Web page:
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The Limits of Legal Pluralism

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1 See, e.g., Halberstam D., ‘Local, Global, and Plural Constitutionalism: Europe Meets the World’, in Weiler J. H. H. and De Burca G. (eds.), The Worlds of European Constitutionalism (2011), 150; Tamanaha B. Z., ‘Understanding Legal Pluralism: Past to Present, Local to Global’, (2008) 30 Syd. LR 375; Michaels R., ‘Global Legal Pluralism’, (2009) 5 Annual Review of Law and Social Science 243.

2 See, e.g., M. Koskenniemi, ‘Fragmentation of International Law: Difficulties Arising from the Diversification and Expansion of International Law, Report of the Study Group of the International Law Commission’, UN Doc. A/CN.4/L.682 (2006); Fischer-Lescano A. and Teubner G., ‘Regime-Collisions: The Vain Search for Legal Unity in the Fragmentation of Global Law’, (2003–04) 25 Mich. JIL 999; Wellens K., ‘Fragmentation of International Law and Establishing an Accountability Regime for International Organizations: The Role of the Judiciary in Closing the Gap’, (2003–04) 25 Mich. JIL 1159.

3 On this, see Tamanaha, supra note 1; Michaels, supra note 1.

4 N. Krisch, Beyond Constitutionalism: The Pluralist Structure of Postnational Law (2010); Halberstam, supra note 1.

5 Krisch, supra note 4, at 6.

6 Already captured by M. Koskenniemi in From Apology to Utopia: The Structure of International Legal Argument (2006).

7 Walker N., ‘Beyond Boundary Disputes and Basic Grids: Mapping the Global Disorder of Normative Orders’, (2008) 6 International Journal of Constitutional Law 373.

8 Maduro M. Poiares, ‘Courts and Pluralism: Essay on a Theory of Adjudication in the Context of Legal and Constitutional Pluralism’, in Dunoff J. L. and Trachtman J. P. (eds.), Ruling the World? Constitutionalism, International Law, and Global Governance (2009), 356; Halberstam, supra note 1.

9 Krisch, supra note 4, at 14–22.

10 Ibid., at 14.

11 Ibid., at 21.

12 Take, for instance, the reactions of the United Kingdom to the implications of the Hirst case (ECtHR, Judgment of 30 March 2005, Hirst v. The United Kingdom (No. 2)) in which the United Kingdom was urged to abolish the voting prohibition for prisoners. Many MPs protested against the ‘the British submission to foreign judges’ and the alleged infringement of sovereignty; see, on this controversy, ‘Prisoners’ Voting Rights: Britain's Mounting Fury over Sovereignty’, The Economist, 10 February 2011, available at; think, in the same vein, about the French and Dutch dismissal of the European Constitution.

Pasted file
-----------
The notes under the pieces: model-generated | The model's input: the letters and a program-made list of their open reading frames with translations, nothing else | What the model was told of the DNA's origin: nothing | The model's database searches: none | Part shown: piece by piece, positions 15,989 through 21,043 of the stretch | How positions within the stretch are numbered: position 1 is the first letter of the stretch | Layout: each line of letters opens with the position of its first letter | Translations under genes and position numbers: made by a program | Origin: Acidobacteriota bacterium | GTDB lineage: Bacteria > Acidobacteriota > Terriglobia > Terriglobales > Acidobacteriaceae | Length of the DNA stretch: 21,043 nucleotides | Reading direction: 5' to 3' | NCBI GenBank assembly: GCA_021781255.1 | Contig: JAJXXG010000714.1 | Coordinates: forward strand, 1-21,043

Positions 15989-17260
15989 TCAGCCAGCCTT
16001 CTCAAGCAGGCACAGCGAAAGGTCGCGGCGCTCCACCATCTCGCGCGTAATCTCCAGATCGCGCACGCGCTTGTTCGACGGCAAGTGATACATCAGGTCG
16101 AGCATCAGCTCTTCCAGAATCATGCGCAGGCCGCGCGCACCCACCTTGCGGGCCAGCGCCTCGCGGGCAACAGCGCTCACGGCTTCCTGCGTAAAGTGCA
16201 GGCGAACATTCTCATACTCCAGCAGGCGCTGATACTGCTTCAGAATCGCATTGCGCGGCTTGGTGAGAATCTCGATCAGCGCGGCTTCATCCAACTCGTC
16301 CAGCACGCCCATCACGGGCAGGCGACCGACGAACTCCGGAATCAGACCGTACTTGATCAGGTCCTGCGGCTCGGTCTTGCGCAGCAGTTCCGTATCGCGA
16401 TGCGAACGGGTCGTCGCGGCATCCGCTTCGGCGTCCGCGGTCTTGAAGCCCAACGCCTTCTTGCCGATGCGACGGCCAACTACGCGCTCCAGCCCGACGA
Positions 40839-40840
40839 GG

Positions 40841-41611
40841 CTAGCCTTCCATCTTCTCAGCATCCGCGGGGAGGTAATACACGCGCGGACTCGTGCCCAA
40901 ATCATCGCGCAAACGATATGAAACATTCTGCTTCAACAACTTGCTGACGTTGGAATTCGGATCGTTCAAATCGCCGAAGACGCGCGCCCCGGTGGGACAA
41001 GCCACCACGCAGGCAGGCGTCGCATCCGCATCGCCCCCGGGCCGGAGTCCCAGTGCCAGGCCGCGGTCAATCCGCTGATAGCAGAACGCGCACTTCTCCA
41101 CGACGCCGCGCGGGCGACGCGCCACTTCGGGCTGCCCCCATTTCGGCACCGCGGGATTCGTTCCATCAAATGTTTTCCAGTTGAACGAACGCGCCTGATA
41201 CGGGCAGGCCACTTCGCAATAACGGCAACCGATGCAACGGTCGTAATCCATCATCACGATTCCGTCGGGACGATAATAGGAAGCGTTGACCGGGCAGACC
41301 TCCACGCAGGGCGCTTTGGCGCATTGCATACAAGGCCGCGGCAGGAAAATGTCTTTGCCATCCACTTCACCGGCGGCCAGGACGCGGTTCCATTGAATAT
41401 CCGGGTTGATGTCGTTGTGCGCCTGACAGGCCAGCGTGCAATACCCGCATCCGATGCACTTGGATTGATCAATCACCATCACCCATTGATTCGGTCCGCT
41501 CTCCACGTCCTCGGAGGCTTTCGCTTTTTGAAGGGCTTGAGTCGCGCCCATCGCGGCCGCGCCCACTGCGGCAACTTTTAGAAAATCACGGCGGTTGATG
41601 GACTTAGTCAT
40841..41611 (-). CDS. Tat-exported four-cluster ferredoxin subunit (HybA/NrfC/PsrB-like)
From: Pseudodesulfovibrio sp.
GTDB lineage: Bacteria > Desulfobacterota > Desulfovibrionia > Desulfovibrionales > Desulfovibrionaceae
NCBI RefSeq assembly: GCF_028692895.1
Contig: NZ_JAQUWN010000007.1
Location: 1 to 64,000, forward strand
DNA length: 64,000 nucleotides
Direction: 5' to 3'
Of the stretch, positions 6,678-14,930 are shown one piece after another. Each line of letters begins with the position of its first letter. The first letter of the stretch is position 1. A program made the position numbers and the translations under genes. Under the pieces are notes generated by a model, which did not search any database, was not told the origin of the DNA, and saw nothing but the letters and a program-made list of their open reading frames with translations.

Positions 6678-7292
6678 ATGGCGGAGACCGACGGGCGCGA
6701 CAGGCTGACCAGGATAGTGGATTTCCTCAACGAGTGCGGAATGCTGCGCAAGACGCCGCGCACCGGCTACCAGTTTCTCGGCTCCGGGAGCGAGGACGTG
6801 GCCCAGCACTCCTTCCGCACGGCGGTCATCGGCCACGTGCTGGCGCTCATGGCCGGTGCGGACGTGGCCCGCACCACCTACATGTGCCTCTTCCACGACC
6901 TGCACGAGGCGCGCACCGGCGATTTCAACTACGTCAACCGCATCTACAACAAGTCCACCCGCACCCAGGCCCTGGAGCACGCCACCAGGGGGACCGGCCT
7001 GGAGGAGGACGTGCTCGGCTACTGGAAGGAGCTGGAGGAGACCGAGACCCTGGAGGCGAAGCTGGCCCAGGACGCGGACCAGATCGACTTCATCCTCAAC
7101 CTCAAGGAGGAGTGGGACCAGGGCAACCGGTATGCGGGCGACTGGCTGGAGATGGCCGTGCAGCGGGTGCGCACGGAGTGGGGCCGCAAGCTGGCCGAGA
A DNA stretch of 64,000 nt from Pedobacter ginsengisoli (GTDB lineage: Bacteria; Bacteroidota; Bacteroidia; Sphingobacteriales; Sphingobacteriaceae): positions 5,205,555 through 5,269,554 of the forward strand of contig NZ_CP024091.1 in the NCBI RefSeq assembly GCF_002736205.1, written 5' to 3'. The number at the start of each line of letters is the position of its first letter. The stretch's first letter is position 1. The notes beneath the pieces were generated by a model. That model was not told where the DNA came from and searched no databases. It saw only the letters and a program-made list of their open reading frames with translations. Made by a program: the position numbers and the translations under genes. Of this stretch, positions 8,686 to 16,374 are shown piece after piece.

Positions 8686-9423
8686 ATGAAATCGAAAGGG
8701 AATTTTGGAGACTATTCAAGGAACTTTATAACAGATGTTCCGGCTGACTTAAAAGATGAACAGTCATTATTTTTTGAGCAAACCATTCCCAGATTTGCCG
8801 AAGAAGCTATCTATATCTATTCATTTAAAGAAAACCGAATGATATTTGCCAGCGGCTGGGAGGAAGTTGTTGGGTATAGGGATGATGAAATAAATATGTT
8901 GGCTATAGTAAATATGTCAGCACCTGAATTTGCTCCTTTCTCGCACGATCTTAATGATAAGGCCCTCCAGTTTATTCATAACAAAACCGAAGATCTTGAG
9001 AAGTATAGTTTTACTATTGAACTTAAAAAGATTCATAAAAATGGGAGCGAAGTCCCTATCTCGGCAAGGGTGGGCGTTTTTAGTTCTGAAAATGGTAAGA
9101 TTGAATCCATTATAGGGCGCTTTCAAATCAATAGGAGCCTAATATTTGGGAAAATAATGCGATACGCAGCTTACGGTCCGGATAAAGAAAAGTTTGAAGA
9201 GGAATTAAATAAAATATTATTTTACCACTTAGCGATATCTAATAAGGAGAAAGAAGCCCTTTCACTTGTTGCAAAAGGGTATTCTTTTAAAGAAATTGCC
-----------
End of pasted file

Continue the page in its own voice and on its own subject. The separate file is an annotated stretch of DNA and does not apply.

13 Krisch, supra note 4, at 15–16, 27–68.

14 See, e.g., SirWatts A. , ‘The International Rule of Law’, (1993) 36 GYIL 15; P. Allott, Towards an International Rule of Law: Essays in Integrated Constitutional Theory (2005).

15 Krisch, supra note 4, at 38.

16 Ibid., at 68.

17 E.g., Koskenniemi, supra note 6.

18 Krisch, supra note 4, at 68.

19 Ibid., at 16–17.

20 Ibid., at 17.

21 Ibid., at 78–89.

22 Ibid., at 81, 84–5.

23 Ibid., at 103.

24 Ibid., at 275.

25 In a way, it could be seen as sacrificing legal certainty for justice.

26 Maurice Adams and Willem Witteveen have recently made the same sort of distinction between an institutional perspective, which is focused on formal hierarchic norms (who has ultimate sovereignty?), and a material perspective, which is focused on the quality of norms, in Adams M. and Witteveen W., ‘Gedaanteverwisselingen van het recht’, (2011) 86 Nederlands Juristenblad 540.

27 See, e.g., E. Benvenisti and G. Downs, ‘Will National Court Cooperation Promote Global Accountability? The Judicial Review of International Organizations’, manuscript, 2009; Halberstam, supra note 1; Poiares Maduro, supra note 8.

28 Her Majesty's Treasury v. Mohammed Jabar Ahmed and Others, [2010] UKSC 2.

29 Joined Cases C-402/05 P and C-402/05, Kadi and Al Barakaat International Foundation v. Council and Commission, [2008] OJ C285/2.

30 See Benvenisti and Downs, supra note 27.